Nora Gallagher is the author of Moonlight Sonata at Mayo Clinic and two other memoirs: the best-selling Things Seen and Unseen and Practicing Resurrection, parts of a quartet on modern faith. Her memoirs are in the tradition of Dorothy Day and Thomas Merton: the daily living out of faith and doubt rather than abstract “belief.” She is also the author of the novel Changing Light, which received outstanding reviews in the New York Times (where it was also an Editor’s Choice) as well as the Los Angeles Times, the San Francisco Chronicle and the Boston Globe among others. She is the editor in charge of environmental responsibility and special projects at Patagonia, Inc.
In Moonlight Sonata at the Mayo Clinic, Nora draws on her experience after she was told she might go blind. With this news, and the search for a diagnosis and treatment, her once busy and fast-moving life tunneled into a quieter country she calls Oz: unfamiliar, slower, deeply rooted in uncertainty and vulnerability. Moonlight Sonata at the Mayo Clinic, written as Gallagher was still recovering, is a moving meditation on serious illness, what helped her through and what didn’t, why a wall exists between the sick and the healthy, and what can take it down partway. It is also a testament of modern faith—accepting of both science and intellect—and a hard-won revelation of what lies at the heart of ordinary suffering.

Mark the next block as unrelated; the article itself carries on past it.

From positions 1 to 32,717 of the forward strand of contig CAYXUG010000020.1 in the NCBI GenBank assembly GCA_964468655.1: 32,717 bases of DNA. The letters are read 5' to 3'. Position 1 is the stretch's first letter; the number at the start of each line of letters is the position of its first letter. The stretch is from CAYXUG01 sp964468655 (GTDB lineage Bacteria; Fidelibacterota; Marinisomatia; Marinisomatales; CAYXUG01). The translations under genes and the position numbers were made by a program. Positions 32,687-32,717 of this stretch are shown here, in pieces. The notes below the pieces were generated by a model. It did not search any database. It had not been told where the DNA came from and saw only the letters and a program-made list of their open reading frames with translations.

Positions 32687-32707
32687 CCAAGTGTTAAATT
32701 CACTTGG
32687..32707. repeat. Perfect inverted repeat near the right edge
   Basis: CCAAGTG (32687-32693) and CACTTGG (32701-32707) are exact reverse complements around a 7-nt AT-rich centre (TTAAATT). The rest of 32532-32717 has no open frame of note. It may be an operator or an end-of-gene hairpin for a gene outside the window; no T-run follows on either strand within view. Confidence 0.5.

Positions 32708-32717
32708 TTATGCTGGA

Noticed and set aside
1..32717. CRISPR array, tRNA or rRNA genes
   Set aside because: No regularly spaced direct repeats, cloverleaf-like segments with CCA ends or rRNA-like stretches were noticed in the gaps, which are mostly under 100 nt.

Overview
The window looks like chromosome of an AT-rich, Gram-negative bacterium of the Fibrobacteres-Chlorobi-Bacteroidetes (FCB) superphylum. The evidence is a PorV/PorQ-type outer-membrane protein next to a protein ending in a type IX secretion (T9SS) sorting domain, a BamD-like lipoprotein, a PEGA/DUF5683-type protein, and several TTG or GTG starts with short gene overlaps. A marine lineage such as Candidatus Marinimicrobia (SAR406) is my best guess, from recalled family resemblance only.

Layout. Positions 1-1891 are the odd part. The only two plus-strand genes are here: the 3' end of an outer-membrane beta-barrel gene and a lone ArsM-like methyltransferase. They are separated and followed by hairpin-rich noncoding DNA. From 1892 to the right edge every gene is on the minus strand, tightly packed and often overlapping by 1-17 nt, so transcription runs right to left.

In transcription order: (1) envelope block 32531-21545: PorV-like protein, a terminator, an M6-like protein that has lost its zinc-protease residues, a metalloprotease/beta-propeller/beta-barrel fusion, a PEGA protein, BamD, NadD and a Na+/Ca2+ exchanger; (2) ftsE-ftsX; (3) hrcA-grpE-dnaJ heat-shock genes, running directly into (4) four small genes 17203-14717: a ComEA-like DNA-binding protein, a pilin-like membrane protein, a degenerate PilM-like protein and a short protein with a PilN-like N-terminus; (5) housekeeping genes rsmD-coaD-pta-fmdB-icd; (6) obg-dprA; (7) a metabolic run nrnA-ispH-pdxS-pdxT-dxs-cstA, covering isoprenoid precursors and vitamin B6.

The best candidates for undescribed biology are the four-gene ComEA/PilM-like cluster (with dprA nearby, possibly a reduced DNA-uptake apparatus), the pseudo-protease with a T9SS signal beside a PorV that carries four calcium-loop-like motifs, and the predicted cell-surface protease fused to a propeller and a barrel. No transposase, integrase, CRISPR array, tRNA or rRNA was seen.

Her essays, book reviews, and journalism have appeared in the New York Times Magazine, the Washington Post, Mother Jones, and elsewhere. She has received fellowships at both the MacDowell Colony and Blue Mountain Center. Gallagher is a popular speaker having given talks at Yale University, UC-Berkeley, and Stanford University. She serves on the board of advisors of the Yale Divinity School.
She lives in a cottage in Santa Barbara, Calif., with her husband the writer, Vincent Stanley, and the occasional teenager.